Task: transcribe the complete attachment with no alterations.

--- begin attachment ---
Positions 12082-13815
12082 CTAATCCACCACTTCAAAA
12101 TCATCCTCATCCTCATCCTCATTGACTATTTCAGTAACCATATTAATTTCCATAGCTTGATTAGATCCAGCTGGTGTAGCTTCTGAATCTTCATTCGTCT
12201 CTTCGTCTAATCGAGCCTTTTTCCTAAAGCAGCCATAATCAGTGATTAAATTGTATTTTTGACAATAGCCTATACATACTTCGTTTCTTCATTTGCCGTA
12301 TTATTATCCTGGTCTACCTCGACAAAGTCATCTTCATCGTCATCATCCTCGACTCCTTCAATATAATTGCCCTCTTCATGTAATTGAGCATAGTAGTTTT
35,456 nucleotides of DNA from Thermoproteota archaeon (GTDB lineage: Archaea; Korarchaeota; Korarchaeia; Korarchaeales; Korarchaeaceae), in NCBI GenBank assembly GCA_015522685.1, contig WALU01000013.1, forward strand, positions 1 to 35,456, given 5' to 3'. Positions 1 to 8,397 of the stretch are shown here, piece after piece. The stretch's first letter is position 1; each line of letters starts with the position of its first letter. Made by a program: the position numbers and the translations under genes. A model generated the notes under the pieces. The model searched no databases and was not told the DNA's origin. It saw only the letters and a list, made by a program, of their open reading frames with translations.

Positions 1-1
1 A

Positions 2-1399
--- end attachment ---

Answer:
Positions 12082-13815
12082 CTAATCCACCACTTCAAAA
12101 TCATCCTCATCCTCATCCTCATTGACTATTTCAGTAACCATATTAATTTCCATAGCTTGATTAGATCCAGCTGGTGTAGCTTCTGAATCTTCATTCGTCT
12201 CTTCGTCTAATCGAGCCTTTTTCCTAAAGCAGCCATAATCAGTGATTAAATTGTATTTTTGACAATAGCCTATACATACTTCGTTTCTTCATTTGCCGTA
12301 TTATTATCCTGGTCTACCTCGACAAAGTCATCTTCATCGTCATCATCCTCGACTCCTTCAATATAATTGCCCTCTTCATGTAATTGAGCATAGTAGTTTT
35,456 nucleotides of DNA from Thermoproteota archaeon (GTDB lineage: Archaea; Korarchaeota; Korarchaeia; Korarchaeales; Korarchaeaceae), in NCBI GenBank assembly GCA_015522685.1, contig WALU01000013.1, forward strand, positions 1 to 35,456, given 5' to 3'. Positions 1 to 8,397 of the stretch are shown here, piece after piece. The stretch's first letter is position 1; each line of letters starts with the position of its first letter. Made by a program: the position numbers and the translations under genes. A model generated the notes under the pieces. The model searched no databases and was not told the DNA's origin. It saw only the letters and a list, made by a program, of their open reading frames with translations.

Positions 1-1
1 A

Positions 2-1399